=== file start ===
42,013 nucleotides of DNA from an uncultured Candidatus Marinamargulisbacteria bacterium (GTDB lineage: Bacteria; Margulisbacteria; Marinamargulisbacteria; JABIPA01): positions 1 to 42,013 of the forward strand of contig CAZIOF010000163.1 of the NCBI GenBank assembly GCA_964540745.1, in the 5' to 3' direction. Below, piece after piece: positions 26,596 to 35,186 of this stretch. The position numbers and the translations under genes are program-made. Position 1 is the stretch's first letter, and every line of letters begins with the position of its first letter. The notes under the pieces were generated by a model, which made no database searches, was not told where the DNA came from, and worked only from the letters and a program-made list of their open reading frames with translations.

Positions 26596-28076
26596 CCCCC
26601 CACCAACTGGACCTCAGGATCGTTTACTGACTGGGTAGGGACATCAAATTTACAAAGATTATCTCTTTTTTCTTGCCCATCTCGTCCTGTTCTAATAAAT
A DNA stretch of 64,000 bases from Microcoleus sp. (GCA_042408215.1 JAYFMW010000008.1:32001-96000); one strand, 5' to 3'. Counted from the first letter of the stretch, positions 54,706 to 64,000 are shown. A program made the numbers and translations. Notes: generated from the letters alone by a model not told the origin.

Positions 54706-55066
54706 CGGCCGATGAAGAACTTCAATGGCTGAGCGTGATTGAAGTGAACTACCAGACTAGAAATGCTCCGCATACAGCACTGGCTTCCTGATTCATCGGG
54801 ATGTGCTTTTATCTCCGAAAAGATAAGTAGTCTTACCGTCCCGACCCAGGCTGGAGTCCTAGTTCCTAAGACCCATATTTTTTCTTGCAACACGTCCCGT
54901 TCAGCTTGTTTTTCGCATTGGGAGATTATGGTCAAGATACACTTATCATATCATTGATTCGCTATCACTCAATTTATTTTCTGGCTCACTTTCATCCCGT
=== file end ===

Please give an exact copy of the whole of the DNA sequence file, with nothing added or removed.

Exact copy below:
42,013 nucleotides of DNA from an uncultured Candidatus Marinamargulisbacteria bacterium (GTDB lineage: Bacteria; Margulisbacteria; Marinamargulisbacteria; JABIPA01): positions 1 to 42,013 of the forward strand of contig CAZIOF010000163.1 of the NCBI GenBank assembly GCA_964540745.1, in the 5' to 3' direction. Below, piece after piece: positions 26,596 to 35,186 of this stretch. The position numbers and the translations under genes are program-made. Position 1 is the stretch's first letter, and every line of letters begins with the position of its first letter. The notes under the pieces were generated by a model, which made no database searches, was not told where the DNA came from, and worked only from the letters and a program-made list of their open reading frames with translations.

Positions 26596-28076
26596 CCCCC
26601 CACCAACTGGACCTCAGGATCGTTTACTGACTGGGTAGGGACATCAAATTTACAAAGATTATCTCTTTTTTCTTGCCCATCTCGTCCTGTTCTAATAAAT
A DNA stretch of 64,000 bases from Microcoleus sp. (GCA_042408215.1 JAYFMW010000008.1:32001-96000); one strand, 5' to 3'. Counted from the first letter of the stretch, positions 54,706 to 64,000 are shown. A program made the numbers and translations. Notes: generated from the letters alone by a model not told the origin.

Positions 54706-55066
54706 CGGCCGATGAAGAACTTCAATGGCTGAGCGTGATTGAAGTGAACTACCAGACTAGAAATGCTCCGCATACAGCACTGGCTTCCTGATTCATCGGG
54801 ATGTGCTTTTATCTCCGAAAAGATAAGTAGTCTTACCGTCCCGACCCAGGCTGGAGTCCTAGTTCCTAAGACCCATATTTTTTCTTGCAACACGTCCCGT
54901 TCAGCTTGTTTTTCGCATTGGGAGATTATGGTCAAGATACACTTATCATATCATTGATTCGCTATCACTCAATTTATTTTCTGGCTCACTTTCATCCCGT